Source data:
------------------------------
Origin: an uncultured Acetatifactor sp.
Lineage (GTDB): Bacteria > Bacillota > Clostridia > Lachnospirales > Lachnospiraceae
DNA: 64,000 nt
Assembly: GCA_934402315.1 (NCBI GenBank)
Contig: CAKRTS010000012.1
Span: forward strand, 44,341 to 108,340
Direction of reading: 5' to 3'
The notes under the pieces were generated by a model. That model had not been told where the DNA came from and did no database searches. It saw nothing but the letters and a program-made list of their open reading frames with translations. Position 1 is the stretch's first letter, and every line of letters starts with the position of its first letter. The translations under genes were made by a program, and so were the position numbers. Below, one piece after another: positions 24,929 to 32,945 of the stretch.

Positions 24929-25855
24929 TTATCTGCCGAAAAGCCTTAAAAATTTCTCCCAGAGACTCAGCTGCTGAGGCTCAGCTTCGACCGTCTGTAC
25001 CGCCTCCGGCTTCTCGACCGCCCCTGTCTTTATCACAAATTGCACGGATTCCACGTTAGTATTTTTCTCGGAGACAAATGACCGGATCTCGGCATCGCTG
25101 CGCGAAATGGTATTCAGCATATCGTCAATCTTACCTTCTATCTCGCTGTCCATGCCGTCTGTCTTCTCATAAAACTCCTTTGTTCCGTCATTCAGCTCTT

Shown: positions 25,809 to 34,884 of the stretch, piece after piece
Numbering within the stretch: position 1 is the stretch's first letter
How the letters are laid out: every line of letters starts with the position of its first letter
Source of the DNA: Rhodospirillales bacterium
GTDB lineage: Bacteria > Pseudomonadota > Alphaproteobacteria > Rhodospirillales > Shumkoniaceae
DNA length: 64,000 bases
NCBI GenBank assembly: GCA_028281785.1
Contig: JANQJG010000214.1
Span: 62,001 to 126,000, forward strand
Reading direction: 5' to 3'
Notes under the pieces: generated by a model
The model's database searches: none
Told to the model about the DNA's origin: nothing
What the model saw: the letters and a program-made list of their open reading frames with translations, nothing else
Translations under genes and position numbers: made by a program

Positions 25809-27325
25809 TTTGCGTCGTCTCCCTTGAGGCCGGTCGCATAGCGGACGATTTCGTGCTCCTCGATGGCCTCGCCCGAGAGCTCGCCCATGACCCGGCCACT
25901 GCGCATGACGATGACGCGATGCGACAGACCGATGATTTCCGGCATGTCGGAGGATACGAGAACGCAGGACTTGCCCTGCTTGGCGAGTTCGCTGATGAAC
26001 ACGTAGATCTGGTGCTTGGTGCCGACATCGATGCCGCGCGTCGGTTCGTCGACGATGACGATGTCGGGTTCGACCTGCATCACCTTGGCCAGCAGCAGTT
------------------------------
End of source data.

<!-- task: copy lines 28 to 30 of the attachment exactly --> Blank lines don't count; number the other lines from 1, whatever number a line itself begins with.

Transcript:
Positions 25809-27325
25809 TTTGCGTCGTCTCCCTTGAGGCCGGTCGCATAGCGGACGATTTCGTGCTCCTCGATGGCCTCGCCCGAGAGCTCGCCCATGACCCGGCCACT
25901 GCGCATGACGATGACGCGATGCGACAGACCGATGATTTCCGGCATGTCGGAGGATACGAGAACGCAGGACTTGCCCTGCTTGGCGAGTTCGCTGATGAAC